York Minster is one of the largest Gothic cathedrals in Northern Europe. The present building was begun in 1230 and completed in 1472. The Minster (word developed in Anglo Saxon times for a church established as a missionary teaching church) is 158m long built in the shape of a cross with a central tower and two towers at the West front.
It is built from a light creamy coloured stone and has a golden glow in the late afternoon sunshine.
There are numerous sculptures of figures and gargoyles decorating the outside of the building. The Minster has its own masons and carvers using the same traditional craft skills that would have been used in medieval times. They are currently replacing 3,500 stones at the East end of the Minster which have been eroded over the centuries. It takes 4 months for one mason to carve one new stone. It is estimated that it will take 10 years to complete the work.
Inside the cathedral you can see the largest expanse of medieval stained glass in the world in the Great East window which is roughly the same size as a tennis court. It was only when I was close to the window that I realised I was looking at a copy as the window is undergoing major restoration. In total 311 panels have been removed. Once restored some of the panels are being put on display so that visitors can have a closer view of them before they are put back into the window. In the 1950s the windows were restored but not accurately, so now they are taking out the 50s restoration work and trying to recreate the original colours and glasswork.
This was the panel before conservation. Notice the different colours on the cloak.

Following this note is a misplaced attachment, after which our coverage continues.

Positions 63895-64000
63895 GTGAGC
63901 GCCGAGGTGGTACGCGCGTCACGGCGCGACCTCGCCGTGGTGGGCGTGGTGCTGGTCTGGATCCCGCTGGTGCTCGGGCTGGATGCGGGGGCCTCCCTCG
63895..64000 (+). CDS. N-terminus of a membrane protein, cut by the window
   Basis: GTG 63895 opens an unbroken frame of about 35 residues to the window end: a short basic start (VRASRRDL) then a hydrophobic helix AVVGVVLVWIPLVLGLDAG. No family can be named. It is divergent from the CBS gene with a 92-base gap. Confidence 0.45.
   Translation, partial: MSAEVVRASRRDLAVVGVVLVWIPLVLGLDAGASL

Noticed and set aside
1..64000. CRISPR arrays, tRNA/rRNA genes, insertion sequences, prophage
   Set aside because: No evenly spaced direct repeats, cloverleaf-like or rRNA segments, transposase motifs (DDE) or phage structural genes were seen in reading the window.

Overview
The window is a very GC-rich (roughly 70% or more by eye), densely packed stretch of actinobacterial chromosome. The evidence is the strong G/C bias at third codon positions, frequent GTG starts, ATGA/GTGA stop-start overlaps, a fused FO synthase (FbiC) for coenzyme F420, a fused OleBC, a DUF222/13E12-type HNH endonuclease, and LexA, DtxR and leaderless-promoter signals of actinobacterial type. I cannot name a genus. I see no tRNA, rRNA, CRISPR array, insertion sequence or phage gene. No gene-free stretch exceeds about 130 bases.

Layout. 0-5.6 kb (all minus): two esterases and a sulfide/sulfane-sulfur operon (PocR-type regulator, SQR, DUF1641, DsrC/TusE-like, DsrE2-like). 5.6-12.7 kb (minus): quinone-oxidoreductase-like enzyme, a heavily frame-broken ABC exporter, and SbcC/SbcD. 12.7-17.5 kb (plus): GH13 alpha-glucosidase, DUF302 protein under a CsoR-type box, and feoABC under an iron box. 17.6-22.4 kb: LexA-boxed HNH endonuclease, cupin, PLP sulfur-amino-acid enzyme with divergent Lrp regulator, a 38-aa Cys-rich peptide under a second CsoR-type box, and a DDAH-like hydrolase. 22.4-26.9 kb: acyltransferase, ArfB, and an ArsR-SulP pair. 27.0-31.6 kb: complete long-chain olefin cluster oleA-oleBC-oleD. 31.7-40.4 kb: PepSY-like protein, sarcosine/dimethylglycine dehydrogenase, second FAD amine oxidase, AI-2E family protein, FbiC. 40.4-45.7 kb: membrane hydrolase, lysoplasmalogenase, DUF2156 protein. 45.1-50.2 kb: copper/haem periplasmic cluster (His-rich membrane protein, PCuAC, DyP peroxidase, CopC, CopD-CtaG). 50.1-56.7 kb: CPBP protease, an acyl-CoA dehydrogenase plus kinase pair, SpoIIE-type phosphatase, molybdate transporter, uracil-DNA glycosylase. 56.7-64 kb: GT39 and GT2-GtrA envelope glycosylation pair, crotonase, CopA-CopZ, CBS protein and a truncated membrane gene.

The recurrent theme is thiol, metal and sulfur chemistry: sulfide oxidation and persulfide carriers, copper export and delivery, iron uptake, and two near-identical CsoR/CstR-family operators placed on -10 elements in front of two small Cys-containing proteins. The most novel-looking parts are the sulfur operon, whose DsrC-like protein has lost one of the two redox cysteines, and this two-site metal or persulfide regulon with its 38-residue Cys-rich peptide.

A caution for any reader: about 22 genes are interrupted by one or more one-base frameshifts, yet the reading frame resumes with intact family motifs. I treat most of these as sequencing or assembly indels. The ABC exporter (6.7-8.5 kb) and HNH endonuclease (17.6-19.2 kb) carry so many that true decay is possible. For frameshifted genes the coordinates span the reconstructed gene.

|This was the panel afterwards. Conservators have restored God's purple cloak to its original colour where the previous restoration had patched it with different shades of red.|
The Rose window
This is the Kings'screen surrounding the archway into the organ and Quire.
Below the Quire is the crypt where there are many relics dating back to medieval times. This is the Doomstone.
It shows ' Hell's cauldron'or 'the mouth of Hell'. It is a gruesome scene of lost souls being slowly pushed into a boiling cauldron by demons. More grinning demons stoke the fire under the cauldron.
These 700 year old stones were part of a sequence telling the story of the beginning of the world according to Genesis. They were removed in the 1990s from around the West door of the Minster and are now in the Undercroft. The rest of the stones were either unsafe or beyond repair and new stones have been carved by the Minster masons to replace them.
This book is 1000 years old and describes the life of Jesus. It is still used in the Minster today.
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